I could spend days talking about protective nutrients but by following a healthy diet, and taking the above supplements on a daily basis, you can prevent and protect yourself against the diseases that affect so many lives like heart disease, cancer and Alzheimers. Simple changes can improve your vitality and longevity. Remember — eat real food — and then not too much, and mostly plants.
I have seen simple changes make a huge difference in people’s lives. Here are two stories to illustrate the point.
Jane was my receptionist in my practice in Cape Town and she saw for herself how my practice improved the health of so many of my patients. Intrigued she asked me for some suggestions to improve her own health. We decided on a simple diet plan: taking out the junk and the processed foods, increasing the fruit and vegetables, eating only whole-grains, good oils and good protein sources. I also added in some fish oils and liver support, and encouraged her to start exercising again.
Within weeks she noticed amazing changes: her chronic acne was almost gone, she was starting to shed the unwanted weight, she was eating less but also felt less hungry as the foods she was eating were more nutrient dense, and her energy and mood improved significantly.
The experiment ended up being a great advertisement for me as so many patients noticed the difference and asked her why she was looking so vital and well.
Jennifer is a lovely, elderly patient of mine. She is also vegan. When she came to me she had high blood pressure and fairly high cholesterol — high LDL, low HDL — and high triglycerides. She may have been vegan but had lapsed into eating a mostly carbohydrate diet, low in essential nutrients and fatty acids.
We made simple dietary changes, lowering her carbohydrate intake, and increasing fruit and vegetables, and good sources of proteins and fats. As she was vegan, we used chia seeds as a source of omega-3s, together with a powerful antioxidant co-enzyme Q10 (CoQ10) and a natural blood pressure lowering supplement high in bioflavonoids. It took a while to find the perfect combination but on this protocol, within a few weeks her blood pressure dropped and on retesting her lipid panel three months later, we found her triglycerides had dropped to the normal range and her cholesterol had dropped from 6.9 to 5.7 with her HDL increasing and her LDL decreasing.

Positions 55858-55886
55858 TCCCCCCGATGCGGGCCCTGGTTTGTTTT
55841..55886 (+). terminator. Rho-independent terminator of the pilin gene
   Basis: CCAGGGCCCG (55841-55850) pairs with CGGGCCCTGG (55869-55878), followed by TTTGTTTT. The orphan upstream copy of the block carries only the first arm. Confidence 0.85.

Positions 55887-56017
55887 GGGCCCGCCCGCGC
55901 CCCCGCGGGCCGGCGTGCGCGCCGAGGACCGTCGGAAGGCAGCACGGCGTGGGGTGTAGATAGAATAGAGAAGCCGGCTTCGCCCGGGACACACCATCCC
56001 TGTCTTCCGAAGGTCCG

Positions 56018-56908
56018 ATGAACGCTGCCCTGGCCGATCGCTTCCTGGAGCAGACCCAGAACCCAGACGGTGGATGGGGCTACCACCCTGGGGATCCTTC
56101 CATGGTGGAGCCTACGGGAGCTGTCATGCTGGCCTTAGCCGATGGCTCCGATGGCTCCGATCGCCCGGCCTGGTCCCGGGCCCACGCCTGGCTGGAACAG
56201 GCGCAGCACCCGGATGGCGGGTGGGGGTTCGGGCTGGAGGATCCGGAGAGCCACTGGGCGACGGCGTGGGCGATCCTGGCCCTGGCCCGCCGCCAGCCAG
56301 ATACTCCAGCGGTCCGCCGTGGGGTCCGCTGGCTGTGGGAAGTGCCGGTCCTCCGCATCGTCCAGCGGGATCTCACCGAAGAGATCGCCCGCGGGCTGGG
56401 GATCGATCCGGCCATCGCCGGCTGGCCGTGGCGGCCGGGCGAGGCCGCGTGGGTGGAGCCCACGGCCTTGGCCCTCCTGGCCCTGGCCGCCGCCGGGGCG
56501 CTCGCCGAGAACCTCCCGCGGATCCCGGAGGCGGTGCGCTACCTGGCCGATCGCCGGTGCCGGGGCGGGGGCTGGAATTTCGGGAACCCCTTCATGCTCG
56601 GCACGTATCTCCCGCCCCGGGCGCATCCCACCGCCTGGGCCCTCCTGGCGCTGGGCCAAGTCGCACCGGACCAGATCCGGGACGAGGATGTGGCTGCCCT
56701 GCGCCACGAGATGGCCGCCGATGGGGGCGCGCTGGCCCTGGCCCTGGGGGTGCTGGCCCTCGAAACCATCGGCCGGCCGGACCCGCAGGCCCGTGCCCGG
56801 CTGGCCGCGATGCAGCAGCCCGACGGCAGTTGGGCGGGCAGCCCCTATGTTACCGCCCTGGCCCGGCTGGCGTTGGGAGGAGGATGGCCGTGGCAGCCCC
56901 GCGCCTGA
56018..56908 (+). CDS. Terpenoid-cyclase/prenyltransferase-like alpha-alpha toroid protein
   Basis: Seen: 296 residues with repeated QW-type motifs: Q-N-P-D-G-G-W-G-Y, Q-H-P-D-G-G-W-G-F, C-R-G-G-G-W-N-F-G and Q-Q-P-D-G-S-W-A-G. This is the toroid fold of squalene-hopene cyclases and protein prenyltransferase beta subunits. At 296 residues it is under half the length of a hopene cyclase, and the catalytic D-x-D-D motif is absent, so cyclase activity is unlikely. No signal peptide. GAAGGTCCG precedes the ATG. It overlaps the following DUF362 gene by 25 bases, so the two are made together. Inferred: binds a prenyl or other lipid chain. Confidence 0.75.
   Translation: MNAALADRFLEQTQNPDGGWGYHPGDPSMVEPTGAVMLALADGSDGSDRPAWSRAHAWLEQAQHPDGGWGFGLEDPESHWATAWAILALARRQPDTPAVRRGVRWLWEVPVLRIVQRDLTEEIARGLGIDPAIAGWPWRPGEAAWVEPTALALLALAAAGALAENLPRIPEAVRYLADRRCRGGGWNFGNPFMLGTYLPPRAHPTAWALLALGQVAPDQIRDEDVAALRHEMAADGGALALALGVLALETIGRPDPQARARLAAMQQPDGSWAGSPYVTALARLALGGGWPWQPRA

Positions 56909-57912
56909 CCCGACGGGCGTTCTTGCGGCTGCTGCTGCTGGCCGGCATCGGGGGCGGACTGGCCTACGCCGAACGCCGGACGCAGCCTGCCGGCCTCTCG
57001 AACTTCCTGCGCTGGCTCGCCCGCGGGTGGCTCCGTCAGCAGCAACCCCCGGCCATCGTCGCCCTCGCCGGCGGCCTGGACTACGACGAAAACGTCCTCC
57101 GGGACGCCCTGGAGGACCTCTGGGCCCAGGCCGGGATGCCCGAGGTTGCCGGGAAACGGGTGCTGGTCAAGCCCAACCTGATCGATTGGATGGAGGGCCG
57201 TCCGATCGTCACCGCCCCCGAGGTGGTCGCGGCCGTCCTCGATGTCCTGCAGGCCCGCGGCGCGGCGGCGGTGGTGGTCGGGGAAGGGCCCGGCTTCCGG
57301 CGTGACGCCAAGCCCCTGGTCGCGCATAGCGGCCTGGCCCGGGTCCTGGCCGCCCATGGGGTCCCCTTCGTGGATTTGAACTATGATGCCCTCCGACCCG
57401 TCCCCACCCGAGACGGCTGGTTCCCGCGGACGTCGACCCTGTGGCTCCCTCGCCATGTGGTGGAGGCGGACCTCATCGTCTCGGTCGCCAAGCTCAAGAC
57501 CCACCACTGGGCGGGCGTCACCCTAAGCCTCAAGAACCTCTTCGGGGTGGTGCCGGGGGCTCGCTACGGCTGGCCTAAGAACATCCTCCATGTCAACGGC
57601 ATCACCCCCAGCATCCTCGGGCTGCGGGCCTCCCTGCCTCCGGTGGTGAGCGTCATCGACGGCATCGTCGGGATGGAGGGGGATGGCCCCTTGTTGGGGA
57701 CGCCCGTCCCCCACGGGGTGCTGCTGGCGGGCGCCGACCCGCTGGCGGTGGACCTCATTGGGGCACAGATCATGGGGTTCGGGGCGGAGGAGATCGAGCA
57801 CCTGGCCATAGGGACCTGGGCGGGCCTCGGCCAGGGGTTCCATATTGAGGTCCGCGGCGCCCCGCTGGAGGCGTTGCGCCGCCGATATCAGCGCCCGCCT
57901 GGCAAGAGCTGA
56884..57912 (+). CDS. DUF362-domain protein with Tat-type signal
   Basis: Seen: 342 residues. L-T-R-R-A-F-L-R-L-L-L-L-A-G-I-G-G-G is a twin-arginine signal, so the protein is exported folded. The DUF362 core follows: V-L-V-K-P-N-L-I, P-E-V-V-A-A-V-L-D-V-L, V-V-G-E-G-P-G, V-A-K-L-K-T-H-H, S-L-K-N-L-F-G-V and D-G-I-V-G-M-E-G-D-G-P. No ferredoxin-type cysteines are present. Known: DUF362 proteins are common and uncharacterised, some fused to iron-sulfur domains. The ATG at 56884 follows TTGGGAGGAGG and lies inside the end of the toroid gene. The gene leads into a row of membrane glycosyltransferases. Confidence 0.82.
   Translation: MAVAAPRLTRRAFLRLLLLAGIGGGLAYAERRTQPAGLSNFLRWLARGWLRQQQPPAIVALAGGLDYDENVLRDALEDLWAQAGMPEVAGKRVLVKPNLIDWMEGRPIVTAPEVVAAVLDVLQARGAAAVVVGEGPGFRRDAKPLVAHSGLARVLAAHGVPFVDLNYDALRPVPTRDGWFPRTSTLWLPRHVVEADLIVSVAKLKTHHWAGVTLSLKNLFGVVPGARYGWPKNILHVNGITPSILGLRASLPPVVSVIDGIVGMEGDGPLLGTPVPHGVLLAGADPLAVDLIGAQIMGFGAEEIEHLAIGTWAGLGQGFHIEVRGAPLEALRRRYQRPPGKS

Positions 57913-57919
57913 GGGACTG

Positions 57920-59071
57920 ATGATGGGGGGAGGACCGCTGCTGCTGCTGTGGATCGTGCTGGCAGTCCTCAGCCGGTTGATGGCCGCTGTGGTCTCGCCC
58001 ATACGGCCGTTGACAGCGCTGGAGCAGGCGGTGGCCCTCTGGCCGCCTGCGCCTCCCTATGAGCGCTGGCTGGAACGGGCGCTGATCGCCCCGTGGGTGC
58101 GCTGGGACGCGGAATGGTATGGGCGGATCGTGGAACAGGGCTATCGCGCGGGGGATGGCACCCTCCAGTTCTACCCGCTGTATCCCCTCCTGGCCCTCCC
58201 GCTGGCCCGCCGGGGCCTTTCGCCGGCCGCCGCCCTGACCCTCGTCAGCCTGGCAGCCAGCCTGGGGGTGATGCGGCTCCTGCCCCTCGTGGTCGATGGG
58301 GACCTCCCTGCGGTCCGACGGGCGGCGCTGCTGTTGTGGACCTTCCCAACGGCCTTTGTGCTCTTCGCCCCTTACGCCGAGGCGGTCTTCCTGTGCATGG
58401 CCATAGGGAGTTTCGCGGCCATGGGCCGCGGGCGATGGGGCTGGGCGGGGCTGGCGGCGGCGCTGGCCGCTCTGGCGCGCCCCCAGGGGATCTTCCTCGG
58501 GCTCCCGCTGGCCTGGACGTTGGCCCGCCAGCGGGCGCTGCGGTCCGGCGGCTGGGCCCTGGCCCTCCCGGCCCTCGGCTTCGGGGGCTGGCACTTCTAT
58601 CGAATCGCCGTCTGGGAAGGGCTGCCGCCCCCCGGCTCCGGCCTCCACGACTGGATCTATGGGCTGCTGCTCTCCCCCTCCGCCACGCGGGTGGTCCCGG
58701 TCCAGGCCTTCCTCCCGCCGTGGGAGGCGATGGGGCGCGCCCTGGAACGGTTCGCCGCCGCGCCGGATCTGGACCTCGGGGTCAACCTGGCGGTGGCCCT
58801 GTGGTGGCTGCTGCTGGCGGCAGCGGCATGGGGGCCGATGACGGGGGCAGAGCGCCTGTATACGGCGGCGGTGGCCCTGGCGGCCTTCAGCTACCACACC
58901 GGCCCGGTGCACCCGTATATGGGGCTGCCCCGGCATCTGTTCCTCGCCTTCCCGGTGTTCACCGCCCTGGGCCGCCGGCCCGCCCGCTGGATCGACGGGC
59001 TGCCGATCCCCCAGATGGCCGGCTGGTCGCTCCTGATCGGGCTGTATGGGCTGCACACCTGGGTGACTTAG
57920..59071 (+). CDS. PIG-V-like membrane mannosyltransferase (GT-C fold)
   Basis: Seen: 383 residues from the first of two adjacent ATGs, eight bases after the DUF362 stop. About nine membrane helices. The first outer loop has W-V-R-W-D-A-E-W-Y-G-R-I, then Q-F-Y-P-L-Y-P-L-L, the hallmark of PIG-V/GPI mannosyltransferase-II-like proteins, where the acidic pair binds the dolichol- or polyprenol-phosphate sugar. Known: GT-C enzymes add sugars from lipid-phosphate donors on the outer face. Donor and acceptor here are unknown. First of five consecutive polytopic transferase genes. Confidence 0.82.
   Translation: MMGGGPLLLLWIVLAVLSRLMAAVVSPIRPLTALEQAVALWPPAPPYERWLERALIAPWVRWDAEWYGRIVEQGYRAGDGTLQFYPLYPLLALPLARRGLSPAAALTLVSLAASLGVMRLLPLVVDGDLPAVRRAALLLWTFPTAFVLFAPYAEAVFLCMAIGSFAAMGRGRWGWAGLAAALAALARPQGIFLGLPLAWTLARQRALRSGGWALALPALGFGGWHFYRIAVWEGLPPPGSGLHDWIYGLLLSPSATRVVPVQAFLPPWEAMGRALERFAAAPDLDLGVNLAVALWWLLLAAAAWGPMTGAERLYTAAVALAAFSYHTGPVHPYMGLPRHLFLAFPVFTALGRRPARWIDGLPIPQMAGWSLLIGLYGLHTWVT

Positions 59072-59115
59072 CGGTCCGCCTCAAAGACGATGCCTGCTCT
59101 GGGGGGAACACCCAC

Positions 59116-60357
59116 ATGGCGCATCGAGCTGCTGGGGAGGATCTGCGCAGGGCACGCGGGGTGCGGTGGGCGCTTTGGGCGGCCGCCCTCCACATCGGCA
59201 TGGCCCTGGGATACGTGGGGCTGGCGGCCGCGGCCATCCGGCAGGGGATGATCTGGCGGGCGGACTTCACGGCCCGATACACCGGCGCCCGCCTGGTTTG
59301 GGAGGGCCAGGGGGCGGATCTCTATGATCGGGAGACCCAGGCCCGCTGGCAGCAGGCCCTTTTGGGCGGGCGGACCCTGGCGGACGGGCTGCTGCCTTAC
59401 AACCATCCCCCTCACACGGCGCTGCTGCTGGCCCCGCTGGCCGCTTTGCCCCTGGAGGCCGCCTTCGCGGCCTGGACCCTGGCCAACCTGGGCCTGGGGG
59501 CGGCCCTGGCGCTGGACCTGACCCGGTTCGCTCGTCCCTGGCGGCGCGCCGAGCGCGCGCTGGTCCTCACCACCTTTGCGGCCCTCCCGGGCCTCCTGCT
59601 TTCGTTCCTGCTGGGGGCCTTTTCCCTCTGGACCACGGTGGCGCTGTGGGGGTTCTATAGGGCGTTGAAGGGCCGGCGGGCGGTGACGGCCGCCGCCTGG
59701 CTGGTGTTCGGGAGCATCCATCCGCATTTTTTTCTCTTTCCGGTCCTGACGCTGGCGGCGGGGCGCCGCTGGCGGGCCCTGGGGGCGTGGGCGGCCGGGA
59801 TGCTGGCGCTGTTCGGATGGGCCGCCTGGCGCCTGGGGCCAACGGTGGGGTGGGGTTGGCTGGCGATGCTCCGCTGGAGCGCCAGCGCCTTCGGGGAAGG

This same patient had been recommended a life on statins and blood pressure medicines as a ‘cure’ by her cardiologist. We achieved a real cure within three months with a lifestyle change
About Anti-Oxidants Help with Heart Health
Anti-oxidants benefit in the prevention and treatment of many diseases.
Coenzyme Q-10 (CoQ10), a powerful anti-oxidant, plays a unique role in energy production at the cellular level and is very important for the proper function of organs with high energy requirements such as the heart, liver and kidney. It also helps keep the fats in cell walls healthy, which in turn protects from heart disease, angina, heart attacks, high blood pressure and cancer.
Flavenoids, also found in plants, are another powerful group of antioxidants. Crataegus oxyacantha (hawthorn) and Hibiscus sabdariffa (sour tea) have a long history of use in traditional botanical medicine in many parts of the world for their multiple health effects, but especially in relation to cardiovascular disorders. In the last 15–20 years, modern research has expanded and clarified those beneftis. Hawthorn research has focused on congestive heart failure, and sour tea research has focused on hypertension and dyslipidemia, with several clinical trials emerging in the last 3–4 years.
The active flavenoid in hawthorn leaves, berries, and blossoms is proanthocyanidin which has especially important cardiovascular effects. The exact mechanisms is uncertain, but it is thought that the primary activity is its ability to increase coronary arterial blood flow, perhaps due to dilation of the coronary arteries.
Hawthorn has also been shown to exhibit antioxidant activity in a number of studies, which is probably due to its flavonoid and procyanidin constituents. Hawthorn preparations are modestly effective in reducing blood pressure, preventing and treating atherosclerosis, lowering cholesterol, and preventing the oxidation of low-density lipoprotein (LDL).Hawthorn preparations may improve the blood supply to the heart by dilating the coronary arteries, increasing the force of contraction of the heart muscle, and regulate cardiac rhythm. Hawthorn can be taken in capsule, liquid tincture or as a solid extract.